4. Husband and I do theme things: he loves food and I love exploring different neighborhoods, so we meld this together. Over the winter we did our own ramen tour. We found a list (Thrillist) of the best ramen places in NYC and we tried a whole bunch of them (not all on the same day- we did one a week). We would find a theater or exhibit or something fun in the neighborhood of the ramen shop, and make a day of it. Previously we’ve done sandwiches, hand pulled noodles and pizza.
  5. We get along really well. We are not the couple at the restaurant who just stare at one another. We talk. In fact we talk a lot. We laugh. We have fun. But is that enough?

My concerns:

  1. I am a very different person than the one I was 18 years ago. I no longer like hanging out in bars. For the record, if there is trivia, or arcade games, live music or tastings involved, I am right there. I do not like to sit at a generic bar and drink. My husband has friends that love to do this. I mean, this is their idea of a fun night out. To be clear, I am bored after five minutes.
  2. I have become a day person. I like to get out of the house- but I greatly prefer being home at night. Again, my husband is sort of the opposite.
  3. We do not have many couple friends- I have friends and he has friends, but our groups don’t overlap. How do you make couple friends?
  4. We’ve known each other for 25 years- how much more is there to talk about?
  5. My daughter is not a buffer, yet she is. It’s just the way life is set up. She’s at the dinner table with us. She’s on vacation with us. She asks for help with things. It’s having a kid and being a parent. We’re a family- a unit. When one leaves the dynamic shifts.

So…

What’s the secret to long term relationships? What makes some couples work and some implode?

And you know I’m going to overthink and analyze this, so….

The Tale of the Bread and the Bagel

Once upon a time there was a Queen who ruled over her kitchen with a mighty hand.  On Sunday evenings, the Queen liked to clean out the fridge and utilize all the leftovers and veggies that were left. The Queen liked to start off the week with a clean slate. The Queen was a little weird this way…

So one Sunday Eve, the Queen took out a container of lentil/tomato  cassoulet, and a small bowl of rice and set to reheating them. After glancing at the freezer and the cabinets the Queen made a royal decree:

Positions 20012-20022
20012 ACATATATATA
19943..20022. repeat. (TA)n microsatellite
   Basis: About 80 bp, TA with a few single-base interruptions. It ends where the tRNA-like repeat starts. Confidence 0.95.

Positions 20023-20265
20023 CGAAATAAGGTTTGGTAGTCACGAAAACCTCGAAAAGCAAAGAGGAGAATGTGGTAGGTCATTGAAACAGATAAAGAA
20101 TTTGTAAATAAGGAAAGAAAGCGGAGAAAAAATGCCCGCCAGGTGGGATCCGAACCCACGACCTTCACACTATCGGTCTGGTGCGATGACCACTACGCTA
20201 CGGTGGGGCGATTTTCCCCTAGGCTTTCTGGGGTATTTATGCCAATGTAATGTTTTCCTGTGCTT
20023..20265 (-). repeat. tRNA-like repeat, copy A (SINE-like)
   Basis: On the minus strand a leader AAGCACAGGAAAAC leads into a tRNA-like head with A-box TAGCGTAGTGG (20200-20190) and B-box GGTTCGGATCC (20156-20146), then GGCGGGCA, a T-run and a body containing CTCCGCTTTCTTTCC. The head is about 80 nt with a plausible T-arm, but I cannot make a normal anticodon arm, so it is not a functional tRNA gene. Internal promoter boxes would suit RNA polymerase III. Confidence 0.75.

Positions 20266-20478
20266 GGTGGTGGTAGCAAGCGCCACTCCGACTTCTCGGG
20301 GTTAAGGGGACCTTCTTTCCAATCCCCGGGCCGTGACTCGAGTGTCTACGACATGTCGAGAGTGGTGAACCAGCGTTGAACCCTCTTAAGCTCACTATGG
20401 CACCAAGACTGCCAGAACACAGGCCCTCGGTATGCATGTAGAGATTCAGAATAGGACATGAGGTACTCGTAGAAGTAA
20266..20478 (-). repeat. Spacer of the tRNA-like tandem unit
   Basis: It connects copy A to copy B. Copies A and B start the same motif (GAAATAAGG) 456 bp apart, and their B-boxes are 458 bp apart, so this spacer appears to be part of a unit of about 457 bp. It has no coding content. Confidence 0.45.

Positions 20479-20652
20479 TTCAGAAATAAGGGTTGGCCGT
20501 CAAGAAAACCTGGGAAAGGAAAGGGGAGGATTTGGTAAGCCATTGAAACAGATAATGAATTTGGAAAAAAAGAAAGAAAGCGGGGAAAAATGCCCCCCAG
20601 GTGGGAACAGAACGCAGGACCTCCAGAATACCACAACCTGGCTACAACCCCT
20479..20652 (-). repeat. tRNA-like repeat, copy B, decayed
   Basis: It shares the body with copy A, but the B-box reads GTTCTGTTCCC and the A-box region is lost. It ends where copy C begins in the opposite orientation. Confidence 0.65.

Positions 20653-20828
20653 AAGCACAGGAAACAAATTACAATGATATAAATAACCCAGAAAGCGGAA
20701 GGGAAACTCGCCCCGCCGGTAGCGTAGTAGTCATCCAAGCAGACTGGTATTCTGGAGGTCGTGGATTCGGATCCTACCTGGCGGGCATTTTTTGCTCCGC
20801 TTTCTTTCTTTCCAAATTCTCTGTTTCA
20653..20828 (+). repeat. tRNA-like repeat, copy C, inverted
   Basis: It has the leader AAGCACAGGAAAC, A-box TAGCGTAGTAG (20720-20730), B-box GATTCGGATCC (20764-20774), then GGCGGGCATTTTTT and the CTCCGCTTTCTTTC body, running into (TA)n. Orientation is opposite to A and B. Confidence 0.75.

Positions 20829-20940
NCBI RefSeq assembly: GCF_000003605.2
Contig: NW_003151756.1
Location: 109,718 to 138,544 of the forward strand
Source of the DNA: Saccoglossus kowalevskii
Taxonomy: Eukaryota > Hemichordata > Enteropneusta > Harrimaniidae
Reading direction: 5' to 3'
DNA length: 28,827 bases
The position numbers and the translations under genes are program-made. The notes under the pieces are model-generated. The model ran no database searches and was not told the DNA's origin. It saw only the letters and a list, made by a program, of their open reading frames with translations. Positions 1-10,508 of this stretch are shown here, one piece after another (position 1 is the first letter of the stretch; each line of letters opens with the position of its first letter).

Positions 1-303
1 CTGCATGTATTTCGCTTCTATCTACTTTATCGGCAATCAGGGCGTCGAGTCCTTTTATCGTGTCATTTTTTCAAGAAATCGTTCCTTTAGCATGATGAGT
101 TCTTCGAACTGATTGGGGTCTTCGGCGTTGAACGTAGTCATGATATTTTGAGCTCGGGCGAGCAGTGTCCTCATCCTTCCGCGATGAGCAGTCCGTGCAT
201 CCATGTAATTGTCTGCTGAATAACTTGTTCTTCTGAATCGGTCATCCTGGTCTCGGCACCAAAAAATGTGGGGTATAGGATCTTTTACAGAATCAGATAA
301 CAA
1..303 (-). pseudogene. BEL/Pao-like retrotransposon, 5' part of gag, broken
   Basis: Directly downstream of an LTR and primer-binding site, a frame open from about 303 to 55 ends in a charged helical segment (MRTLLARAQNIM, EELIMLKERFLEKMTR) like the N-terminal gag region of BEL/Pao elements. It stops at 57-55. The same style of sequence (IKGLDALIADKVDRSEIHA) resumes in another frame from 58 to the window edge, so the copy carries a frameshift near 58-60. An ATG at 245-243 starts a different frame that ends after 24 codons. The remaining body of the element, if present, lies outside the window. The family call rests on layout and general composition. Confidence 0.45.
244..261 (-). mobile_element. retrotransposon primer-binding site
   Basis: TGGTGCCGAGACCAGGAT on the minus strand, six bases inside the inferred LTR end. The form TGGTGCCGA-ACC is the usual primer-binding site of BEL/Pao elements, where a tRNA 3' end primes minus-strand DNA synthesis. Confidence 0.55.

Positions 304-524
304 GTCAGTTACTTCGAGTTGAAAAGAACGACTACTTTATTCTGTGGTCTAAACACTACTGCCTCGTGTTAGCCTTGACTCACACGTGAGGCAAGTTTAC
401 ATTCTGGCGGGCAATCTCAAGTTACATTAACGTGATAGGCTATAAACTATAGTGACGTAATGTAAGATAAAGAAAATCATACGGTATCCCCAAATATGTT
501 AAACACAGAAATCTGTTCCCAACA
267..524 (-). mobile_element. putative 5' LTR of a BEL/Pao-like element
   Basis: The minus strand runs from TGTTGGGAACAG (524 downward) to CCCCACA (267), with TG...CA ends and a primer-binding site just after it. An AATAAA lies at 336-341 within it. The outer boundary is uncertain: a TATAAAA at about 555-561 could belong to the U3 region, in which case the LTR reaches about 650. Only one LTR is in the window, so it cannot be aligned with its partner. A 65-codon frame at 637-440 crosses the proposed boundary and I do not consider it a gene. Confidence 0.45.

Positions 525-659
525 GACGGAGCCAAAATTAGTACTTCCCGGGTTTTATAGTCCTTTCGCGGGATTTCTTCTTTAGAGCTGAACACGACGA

“I have tuna and cheddar, rye bread and bagels.  Who wants what?”

The Princess answered “Tuna, cheese and bread please.”

The King responded. “Bread.  Tuna.  No cheese.”

And the Queen took four slices of rye out of the freezer, and got the tuna down from the shelf. She then began assembling the hodgepodge that would be called “Dinner”. As she stirred and reheated, the King entered the kitchen.  He looked at the griddle where the bread was heating and stated:

“Where’s my bagel?”

And the Queen looked at him askance.

“You said bread.” The queen responded.

“Bagel is bread” The King retorted.

And the yes it is, no it’s not went on for a few rounds until the Queen said:

“If I send you to the royal market and ask you to pick up bread, are you coming home with a dozen bagels?”

The King got a little red in the face and sort of stomped his feet like a petulant toddler. Finally he said:

“Ok.  I see your point.  Maybe you are more correct in this incident.  But you have to understand my point of view.”

And the Queen just looked at him for a second, then put two slices of rye bread on each plate and said:

“Just make the tuna.”

And she walked out of the kitchen and lived happily, and correctly, ever after.

 

 

 

Relationship Goals

I don’t do resolutions: I set goals.  I try to figure out areas of my life that need help, and then I attempt to fix them, sometimes more successfully than others. In the upcoming year, my goal is to get better at relationships.

What do I mean by better at relationships? On the surface it would appear that I do OK in that department.  I have reasonably successful relationships with numerous people: friends, family, partners, etc.  I have a fatal flaw involving relationships though.  I tend to push people away.

Luckily, I have been blessed with friends who just push their way in and keep nudging, friends who hold onto the back of you collar tightly and pull you back into the fold. But you see, I’m really good at pushing away the people in my life that matter. Do you know how the majority of my closest friends found out that my Dad has cancer?  In my blog. I can talk about a lot of things (trust me- I can talk) but I have trouble talking about the most important things. I don’t particularly like opening myself up. I have trouble letting people in.

Somewhere in the back of my mind I feel that if I let someone in, they might hurt me. Ironically, I end up getting hurt anyway- because who wants to be friends with someone not committed to a friendship.

So, I’m going to concentrate of talking less about silly things, and more about things that matter. I’m going to listen better- I don’t think I’m a particularly good listener. And I’m going to try to let the people that mean the most to me into my world. I think it’s worth the risk.